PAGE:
The two sides have exchanged in recent months written proposals regarding the treaty which Baku hopes will help to restore full Azerbaijani control over Nagorno-Karabakh. Few of their details have been made public so far.
Agnesa Khamoyan, a parliament deputy from the main opposition Hayastan alliance, said on Wednesday that two months ago she sent a letter to Armen Grigorian, the secretary of Armenia’s Security Council, asking him to let her see Yerevan’s proposals sent to Baku.
“As a member of the National Assembly, I have a right to familiarize myself with that document,” said Khamoyan. “They have not replied to me.”
She accused Prime Minister Nikol Pashinian’s government of deliberately withholding such information from the public.
“They present one thing to the public but clearly negotiate on something else,” she claimed.
Hayk Konjorian, the parliamentary leader of Pashinian’s Civil Contract party, dismissed the opposition complaints when he addressed the National Assembly on Tuesday. Konjorian argued that opposition lawmakers have previously turned down Pashinian’s offers to meet with them behind the closed doors to discuss details of the negotiating process.
“I can read and don’t need any intermediaries,” countered Khamoyan. “I can read that treaty and don’t need any assistants, whether it’s Nikol Pashinian or somebody else.”
Hayastan and the second parliamentary opposition force, Pativ Unem, regularly accuse Pashinian of being ready to recognize Azerbaijani sovereignty over Karabakh. As recently as on Tuesday, the Armenian parliament’s pro-government majority rejected a Hayastan proposal to adopt a resolution voicing support for the Karabakh Armenians’ right to self-determination.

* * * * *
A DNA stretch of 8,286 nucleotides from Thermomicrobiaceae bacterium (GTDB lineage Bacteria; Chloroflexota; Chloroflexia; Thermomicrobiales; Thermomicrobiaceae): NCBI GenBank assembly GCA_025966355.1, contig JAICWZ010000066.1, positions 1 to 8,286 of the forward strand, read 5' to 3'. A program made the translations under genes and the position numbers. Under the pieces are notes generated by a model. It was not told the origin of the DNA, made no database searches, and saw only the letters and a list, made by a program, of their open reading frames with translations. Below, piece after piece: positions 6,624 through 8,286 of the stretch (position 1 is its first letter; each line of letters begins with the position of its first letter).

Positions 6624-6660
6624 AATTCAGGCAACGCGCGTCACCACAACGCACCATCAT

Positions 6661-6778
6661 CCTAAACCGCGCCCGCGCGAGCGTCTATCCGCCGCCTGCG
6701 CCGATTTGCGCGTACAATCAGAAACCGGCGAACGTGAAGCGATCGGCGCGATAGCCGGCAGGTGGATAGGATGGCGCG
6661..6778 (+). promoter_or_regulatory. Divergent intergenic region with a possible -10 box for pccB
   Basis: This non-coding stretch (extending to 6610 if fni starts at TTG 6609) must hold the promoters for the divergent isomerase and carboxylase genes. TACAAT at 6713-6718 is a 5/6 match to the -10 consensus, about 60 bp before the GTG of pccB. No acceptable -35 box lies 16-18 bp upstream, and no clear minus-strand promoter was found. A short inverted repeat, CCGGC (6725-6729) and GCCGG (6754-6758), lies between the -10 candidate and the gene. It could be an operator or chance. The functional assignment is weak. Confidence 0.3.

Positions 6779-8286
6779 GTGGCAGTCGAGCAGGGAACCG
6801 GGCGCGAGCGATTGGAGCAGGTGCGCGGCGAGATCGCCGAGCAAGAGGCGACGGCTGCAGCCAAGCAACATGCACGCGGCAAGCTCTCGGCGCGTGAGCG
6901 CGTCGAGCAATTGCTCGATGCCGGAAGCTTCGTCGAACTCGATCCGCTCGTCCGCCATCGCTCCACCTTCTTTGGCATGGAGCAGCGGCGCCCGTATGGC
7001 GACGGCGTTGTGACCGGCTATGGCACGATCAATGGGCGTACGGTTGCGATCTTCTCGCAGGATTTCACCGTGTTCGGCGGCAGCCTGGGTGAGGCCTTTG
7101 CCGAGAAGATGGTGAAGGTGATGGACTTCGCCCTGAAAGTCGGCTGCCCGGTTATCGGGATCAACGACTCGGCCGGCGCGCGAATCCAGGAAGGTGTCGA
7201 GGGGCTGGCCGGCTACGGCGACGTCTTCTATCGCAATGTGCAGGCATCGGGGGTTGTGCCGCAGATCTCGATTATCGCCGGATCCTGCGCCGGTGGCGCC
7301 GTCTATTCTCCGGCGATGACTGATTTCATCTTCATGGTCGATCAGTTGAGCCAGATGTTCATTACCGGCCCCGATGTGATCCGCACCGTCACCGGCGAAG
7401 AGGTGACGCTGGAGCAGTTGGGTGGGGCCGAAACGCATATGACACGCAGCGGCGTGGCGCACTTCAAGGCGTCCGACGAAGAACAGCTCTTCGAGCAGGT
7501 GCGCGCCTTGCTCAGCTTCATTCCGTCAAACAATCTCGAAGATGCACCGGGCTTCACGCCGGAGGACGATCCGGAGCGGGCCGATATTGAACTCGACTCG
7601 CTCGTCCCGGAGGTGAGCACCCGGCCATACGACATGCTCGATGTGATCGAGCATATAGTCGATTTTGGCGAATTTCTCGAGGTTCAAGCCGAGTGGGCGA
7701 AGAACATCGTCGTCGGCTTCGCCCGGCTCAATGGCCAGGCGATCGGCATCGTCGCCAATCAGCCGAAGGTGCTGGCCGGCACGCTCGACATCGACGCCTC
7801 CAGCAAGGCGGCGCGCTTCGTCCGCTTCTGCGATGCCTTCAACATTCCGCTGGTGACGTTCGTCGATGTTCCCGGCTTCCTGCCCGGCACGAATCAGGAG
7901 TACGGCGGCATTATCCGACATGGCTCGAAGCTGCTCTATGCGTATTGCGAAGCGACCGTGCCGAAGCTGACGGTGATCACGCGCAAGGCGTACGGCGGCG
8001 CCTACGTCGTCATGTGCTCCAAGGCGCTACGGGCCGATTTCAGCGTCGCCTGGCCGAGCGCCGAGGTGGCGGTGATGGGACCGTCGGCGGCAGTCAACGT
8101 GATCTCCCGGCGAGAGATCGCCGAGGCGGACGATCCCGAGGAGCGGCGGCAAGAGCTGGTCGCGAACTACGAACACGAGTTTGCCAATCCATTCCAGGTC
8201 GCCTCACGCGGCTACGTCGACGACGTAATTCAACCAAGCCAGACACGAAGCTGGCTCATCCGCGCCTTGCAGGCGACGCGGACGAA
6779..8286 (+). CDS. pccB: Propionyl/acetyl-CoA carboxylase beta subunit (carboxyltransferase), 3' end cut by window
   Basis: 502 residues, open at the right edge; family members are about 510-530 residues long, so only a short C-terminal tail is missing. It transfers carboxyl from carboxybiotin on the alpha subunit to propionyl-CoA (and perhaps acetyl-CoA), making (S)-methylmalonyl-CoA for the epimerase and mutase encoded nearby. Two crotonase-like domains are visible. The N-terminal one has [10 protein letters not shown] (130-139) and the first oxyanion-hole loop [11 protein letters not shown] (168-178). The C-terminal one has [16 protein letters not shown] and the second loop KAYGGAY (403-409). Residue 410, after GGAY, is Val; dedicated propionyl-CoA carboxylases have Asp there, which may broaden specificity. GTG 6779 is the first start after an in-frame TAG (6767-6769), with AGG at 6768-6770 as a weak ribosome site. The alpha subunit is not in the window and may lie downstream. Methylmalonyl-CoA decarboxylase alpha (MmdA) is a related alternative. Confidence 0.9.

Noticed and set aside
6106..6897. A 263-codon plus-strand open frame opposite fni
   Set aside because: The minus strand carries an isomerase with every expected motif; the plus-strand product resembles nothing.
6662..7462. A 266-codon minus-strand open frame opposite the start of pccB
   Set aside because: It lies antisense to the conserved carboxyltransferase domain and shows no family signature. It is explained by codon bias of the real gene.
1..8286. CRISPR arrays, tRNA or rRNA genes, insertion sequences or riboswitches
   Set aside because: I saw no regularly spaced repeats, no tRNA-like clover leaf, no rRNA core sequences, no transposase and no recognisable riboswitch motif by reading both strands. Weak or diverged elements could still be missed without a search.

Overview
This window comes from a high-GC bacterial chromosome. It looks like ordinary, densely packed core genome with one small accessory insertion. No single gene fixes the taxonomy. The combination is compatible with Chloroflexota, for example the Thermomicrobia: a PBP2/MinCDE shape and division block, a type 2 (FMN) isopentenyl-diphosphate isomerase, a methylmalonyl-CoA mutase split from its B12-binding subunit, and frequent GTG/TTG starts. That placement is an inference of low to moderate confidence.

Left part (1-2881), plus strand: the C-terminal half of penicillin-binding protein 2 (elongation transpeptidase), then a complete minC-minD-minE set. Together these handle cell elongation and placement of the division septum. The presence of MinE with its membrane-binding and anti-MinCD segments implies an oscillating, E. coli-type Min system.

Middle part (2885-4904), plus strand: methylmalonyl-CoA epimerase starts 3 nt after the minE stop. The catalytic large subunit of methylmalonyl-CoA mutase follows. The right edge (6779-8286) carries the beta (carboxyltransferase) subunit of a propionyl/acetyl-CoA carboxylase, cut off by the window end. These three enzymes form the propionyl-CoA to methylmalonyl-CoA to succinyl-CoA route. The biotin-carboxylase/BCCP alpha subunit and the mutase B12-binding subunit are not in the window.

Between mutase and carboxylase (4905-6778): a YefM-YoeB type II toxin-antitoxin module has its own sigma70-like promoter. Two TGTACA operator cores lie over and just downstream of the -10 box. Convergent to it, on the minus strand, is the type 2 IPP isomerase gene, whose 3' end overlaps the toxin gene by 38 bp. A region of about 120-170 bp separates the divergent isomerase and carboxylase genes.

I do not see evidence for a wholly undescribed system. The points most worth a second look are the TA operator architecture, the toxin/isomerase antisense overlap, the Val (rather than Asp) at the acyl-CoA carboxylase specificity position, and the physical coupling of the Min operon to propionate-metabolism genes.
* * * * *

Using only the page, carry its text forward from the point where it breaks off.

Parliament speaker Alen Simonian said late last month that Yerevan and Baku continue to disagree on “three or four” elements of the would-be peace treaty. He did not disclose them.
Pashinian complained last week that the Azerbaijani side is rejecting most Armenian proposals on the would-be treaty and making more demands unacceptable to Armenia. He said that he will not sign any “capitulation” deals.
For his part, Azerbaijani President Ilham Aliyev declared at the weekend that he will not sign such an accord unless Yerevan recognizes Karabakh as a part of Azerbaijan and accepts Baku’s terms for demarcating the Armenian-Azerbaijani border. The Armenian Foreign Ministry responded by accusing Aliyev of “doing everything to make peace in the region impossible.”